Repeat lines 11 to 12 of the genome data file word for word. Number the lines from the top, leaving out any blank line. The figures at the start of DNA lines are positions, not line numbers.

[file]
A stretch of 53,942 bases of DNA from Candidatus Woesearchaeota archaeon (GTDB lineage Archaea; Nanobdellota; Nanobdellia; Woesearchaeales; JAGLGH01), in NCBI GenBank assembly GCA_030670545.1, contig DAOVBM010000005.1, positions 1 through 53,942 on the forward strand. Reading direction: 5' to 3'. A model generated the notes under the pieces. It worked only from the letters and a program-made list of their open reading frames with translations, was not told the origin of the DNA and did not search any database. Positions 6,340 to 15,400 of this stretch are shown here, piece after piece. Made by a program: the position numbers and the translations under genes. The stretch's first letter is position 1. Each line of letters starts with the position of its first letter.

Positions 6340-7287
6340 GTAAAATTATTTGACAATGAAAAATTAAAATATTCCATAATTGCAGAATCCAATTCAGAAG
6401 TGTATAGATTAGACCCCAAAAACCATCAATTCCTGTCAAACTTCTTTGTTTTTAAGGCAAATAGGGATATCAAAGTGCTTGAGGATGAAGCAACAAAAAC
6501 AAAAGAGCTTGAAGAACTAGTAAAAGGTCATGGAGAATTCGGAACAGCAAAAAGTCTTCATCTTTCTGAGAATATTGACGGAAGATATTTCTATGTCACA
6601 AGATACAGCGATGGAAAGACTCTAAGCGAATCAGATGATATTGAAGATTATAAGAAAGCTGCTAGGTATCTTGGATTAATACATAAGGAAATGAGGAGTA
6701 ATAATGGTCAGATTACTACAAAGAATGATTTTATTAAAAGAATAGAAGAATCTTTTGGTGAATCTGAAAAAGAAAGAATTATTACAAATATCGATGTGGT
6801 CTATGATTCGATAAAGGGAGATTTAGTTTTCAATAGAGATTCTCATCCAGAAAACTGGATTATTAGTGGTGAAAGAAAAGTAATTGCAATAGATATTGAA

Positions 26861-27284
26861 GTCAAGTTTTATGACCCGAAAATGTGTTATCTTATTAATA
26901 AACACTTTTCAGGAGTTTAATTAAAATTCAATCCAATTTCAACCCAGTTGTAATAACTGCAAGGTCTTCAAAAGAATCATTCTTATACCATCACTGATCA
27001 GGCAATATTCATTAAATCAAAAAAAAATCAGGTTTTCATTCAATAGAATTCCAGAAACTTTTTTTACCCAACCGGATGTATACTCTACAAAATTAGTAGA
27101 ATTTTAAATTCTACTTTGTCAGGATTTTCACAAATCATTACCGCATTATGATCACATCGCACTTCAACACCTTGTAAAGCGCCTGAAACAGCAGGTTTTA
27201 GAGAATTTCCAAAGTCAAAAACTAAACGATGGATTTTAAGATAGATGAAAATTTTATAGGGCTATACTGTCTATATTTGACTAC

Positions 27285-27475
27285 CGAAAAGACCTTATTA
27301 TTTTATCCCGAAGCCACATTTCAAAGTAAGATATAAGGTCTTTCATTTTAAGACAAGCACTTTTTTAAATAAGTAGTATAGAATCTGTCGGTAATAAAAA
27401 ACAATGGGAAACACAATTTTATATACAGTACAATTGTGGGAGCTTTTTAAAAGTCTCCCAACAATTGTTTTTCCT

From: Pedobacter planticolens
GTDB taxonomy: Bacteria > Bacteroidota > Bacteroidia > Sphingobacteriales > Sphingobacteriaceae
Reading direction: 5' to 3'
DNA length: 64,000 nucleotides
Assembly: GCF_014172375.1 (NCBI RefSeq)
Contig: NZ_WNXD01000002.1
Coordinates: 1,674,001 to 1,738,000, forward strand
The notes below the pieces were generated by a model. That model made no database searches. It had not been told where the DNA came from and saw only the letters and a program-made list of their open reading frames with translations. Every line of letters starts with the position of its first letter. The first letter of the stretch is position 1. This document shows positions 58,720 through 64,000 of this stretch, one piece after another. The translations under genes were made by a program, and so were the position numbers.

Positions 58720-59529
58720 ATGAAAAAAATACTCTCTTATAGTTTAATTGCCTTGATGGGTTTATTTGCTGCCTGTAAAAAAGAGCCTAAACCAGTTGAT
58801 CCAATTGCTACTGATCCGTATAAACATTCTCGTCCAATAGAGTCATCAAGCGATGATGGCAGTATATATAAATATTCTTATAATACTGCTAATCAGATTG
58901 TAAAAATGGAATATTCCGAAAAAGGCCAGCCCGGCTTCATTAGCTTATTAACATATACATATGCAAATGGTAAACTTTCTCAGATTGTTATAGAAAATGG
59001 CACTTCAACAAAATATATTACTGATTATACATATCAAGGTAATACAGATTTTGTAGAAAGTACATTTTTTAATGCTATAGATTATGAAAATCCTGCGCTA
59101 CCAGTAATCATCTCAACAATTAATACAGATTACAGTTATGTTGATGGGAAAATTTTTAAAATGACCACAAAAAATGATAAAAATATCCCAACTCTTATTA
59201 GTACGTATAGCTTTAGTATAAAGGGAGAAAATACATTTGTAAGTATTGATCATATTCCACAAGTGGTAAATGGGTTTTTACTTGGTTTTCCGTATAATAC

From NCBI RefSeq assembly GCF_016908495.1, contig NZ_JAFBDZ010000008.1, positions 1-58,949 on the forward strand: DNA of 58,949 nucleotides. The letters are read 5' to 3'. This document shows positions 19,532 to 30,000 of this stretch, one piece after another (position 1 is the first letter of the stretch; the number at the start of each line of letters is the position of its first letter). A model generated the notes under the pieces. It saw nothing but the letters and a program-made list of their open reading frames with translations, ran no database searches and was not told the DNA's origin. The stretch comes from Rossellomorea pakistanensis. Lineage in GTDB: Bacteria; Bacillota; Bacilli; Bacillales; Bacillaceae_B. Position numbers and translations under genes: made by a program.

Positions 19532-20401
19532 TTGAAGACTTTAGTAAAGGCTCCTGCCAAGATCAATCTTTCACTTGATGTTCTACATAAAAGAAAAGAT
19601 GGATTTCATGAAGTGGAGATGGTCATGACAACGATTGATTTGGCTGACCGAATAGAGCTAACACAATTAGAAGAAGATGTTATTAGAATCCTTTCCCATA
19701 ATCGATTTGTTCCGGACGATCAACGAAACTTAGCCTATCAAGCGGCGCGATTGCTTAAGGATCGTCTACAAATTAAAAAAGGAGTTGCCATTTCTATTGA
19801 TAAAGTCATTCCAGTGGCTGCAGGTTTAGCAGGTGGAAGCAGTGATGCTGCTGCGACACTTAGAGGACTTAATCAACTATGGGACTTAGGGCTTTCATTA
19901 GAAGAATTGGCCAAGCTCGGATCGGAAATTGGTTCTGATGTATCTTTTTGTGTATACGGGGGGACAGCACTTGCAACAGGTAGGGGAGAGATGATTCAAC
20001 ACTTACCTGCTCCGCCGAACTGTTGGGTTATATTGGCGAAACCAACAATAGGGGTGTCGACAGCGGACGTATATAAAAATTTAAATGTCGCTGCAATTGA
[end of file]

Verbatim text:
26901 AACACTTTTCAGGAGTTTAATTAAAATTCAATCCAATTTCAACCCAGTTGTAATAACTGCAAGGTCTTCAAAAGAATCATTCTTATACCATCACTGATCA
27001 GGCAATATTCATTAAATCAAAAAAAAATCAGGTTTTCATTCAATAGAATTCCAGAAACTTTTTTTACCCAACCGGATGTATACTCTACAAAATTAGTAGA